Photolemur 2.2 Spectre is a next-generation picture enhancement application for both Mac and Windows. It uses image recognition technology that understands different components of a photo, then applies up to 12 different algorithms in an attempt to improve it. And in many instances, it does this quite well. Photolemur is available as a standalone app, as a plugin for Lightroom, and my favorite method, as an editing extension for Photos for macOS.
Regardless of how your access the software, it couldn't be easier to use. Simply open a RAW file or Jpeg in Photolemur, then let it work its magic. After 15 seconds or so, you're presented with an edited image. During that time, the software analyzed your shot and applied some or all of the following corrections.
- Color recovery - Automatically restores the natural beauty of the blues, yellows, and reds.
- Sky enhancement - Recognizes clouds of all kinds - cirrus, cumulus, stratus and nimbus - and makes them look as lifelike as possible.
- Exposure compensation - Senses the inaccurate exposure settings and enhances them by lightening or darkening.
- Natural light correction - Knows what time of the day is and how to adjust the tones, exposure, and contrast of mornings, evenings, dusk, and dawn.
- Foliage enhancement - Neutralizes the lost of colors of nature shots emphasizing the trees, leaves, plants and makes them as true-life beautiful as possible.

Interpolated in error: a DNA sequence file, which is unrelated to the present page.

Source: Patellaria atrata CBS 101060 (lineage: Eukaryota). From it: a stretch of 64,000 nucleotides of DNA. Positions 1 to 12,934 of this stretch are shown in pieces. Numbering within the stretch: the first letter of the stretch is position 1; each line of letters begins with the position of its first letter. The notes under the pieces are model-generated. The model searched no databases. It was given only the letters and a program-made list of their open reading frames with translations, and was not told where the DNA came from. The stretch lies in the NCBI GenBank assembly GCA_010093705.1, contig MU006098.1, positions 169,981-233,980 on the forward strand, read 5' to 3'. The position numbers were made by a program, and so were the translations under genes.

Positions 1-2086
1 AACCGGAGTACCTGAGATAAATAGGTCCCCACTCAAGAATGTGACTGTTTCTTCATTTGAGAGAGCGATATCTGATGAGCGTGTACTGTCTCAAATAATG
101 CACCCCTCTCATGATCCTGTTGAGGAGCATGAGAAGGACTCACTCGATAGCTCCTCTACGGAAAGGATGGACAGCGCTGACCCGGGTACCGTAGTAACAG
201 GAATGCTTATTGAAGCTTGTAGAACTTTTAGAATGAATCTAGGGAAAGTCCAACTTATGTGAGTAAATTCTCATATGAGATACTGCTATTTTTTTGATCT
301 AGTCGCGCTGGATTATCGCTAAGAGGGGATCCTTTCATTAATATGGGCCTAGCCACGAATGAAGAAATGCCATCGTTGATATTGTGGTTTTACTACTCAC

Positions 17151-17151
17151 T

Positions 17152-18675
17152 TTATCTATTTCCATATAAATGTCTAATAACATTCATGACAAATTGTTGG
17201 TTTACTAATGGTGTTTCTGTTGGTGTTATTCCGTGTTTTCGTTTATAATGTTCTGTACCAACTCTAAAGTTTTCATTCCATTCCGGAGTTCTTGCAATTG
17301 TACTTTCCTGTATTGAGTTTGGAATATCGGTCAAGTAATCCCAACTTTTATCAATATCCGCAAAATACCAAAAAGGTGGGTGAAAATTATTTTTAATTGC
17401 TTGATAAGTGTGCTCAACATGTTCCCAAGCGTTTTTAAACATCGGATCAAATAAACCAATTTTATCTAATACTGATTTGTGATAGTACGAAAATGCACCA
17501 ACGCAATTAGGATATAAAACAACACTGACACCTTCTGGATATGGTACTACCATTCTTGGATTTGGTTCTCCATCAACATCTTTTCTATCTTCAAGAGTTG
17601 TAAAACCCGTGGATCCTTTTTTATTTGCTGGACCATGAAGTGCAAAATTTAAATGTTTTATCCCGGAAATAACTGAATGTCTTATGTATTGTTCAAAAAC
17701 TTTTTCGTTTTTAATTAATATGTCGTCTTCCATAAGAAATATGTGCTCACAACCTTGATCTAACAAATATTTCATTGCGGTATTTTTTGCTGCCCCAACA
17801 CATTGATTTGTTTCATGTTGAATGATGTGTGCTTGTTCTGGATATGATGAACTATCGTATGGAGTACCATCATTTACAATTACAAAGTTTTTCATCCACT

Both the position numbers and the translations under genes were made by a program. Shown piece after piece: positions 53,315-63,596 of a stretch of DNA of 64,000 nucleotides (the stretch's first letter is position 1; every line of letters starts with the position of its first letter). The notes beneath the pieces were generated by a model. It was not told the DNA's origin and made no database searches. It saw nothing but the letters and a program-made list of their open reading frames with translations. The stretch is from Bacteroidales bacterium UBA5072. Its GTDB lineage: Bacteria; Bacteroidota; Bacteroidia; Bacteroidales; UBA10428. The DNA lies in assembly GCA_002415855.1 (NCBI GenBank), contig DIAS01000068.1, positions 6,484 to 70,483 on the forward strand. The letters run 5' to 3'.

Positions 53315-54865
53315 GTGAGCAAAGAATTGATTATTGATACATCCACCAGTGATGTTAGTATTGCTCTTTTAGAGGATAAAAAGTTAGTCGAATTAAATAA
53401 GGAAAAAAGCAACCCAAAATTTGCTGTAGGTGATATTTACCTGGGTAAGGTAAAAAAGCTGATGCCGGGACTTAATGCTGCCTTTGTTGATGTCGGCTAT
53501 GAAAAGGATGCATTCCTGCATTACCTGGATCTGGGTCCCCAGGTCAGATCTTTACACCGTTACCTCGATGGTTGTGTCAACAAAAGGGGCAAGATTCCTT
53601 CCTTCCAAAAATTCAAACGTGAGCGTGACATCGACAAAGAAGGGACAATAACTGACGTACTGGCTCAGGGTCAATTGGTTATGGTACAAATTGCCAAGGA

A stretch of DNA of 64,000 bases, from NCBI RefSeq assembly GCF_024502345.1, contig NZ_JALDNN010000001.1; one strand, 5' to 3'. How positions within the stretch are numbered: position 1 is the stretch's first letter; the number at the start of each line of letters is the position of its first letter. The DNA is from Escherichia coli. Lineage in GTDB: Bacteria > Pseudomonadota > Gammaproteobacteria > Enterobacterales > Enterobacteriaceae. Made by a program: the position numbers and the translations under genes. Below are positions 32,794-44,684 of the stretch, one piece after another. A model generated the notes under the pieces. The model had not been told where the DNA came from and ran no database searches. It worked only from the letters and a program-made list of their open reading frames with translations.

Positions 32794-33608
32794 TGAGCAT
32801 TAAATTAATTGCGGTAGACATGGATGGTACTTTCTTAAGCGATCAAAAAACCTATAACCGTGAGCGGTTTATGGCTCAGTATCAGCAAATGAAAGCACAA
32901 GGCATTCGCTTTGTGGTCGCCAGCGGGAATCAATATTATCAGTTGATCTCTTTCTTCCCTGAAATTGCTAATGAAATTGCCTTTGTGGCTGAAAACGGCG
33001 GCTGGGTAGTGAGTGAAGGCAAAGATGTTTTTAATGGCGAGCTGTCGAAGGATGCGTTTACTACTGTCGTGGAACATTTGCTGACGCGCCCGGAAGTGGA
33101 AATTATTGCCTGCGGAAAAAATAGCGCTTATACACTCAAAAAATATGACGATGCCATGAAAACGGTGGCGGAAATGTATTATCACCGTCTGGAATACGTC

- Noise reduction - Identifies and reduces digital noise.
- Smart dehaze - Detects and fixes distracting elements such as haze, fog, mist, dust, and smog.
- Tint perfection - Finds a pleasing balance between colors depending on image itself and its composition.
- Raw processing.
- JPG fix - Detects imperfections in JPEG files and brings them back to a clear, clean, and crisp state.
Finished version after Photolemur processing and a few small tweaks in Photos for macOS. Notice the improvement in the sky and how the building and foliage have been brightened. Photos by Derrick Story.
The only user-controlled adjustment in Photolemur is the Boost slider. This is available after the image has been processed, and it allows you to fade the effect if you wish. The Boost slider is helpful, but I really like using Photolemur as a plugin for Lightroom or as an editing extension for Photos because I can make my own final adjustments once the image has been AI enhanced.
This is the best of both worlds. Photolemur serves as a foundation auto-enhance tool that I can then customize to my own tastes.
As you would expect, the technology works better with some shots than others. I was particularly impressed with how Photolemur reads a sky and improves it automatically. It's also quite good with foliage. It can handle multiple images at once, so you can run a batch of vacation shots through Photolemur and turn them around quickly.
Photolemur does an admirable job with portraits as well, although sometimes your subjects might not want to be as sharp and crisp as the application might render. Here's where the Boost slider is very important.
Overall, I'm impressed with the results of this app. In my workflow, it can serve as a first-step edit in Photos, allowing me to fine-tune the image after the initial pass. That being said, I would trust the standalone version to a quick-process batch of vacation photos to prep them for a on-the-fly slideshow.
I tested the downloadable version of Photolemur that's offering a family license and bonuses for $45 (limited time, Mac or Windows version). A single license version is also available in the Mac App Store for $14.99, which seems like a great price for this software.
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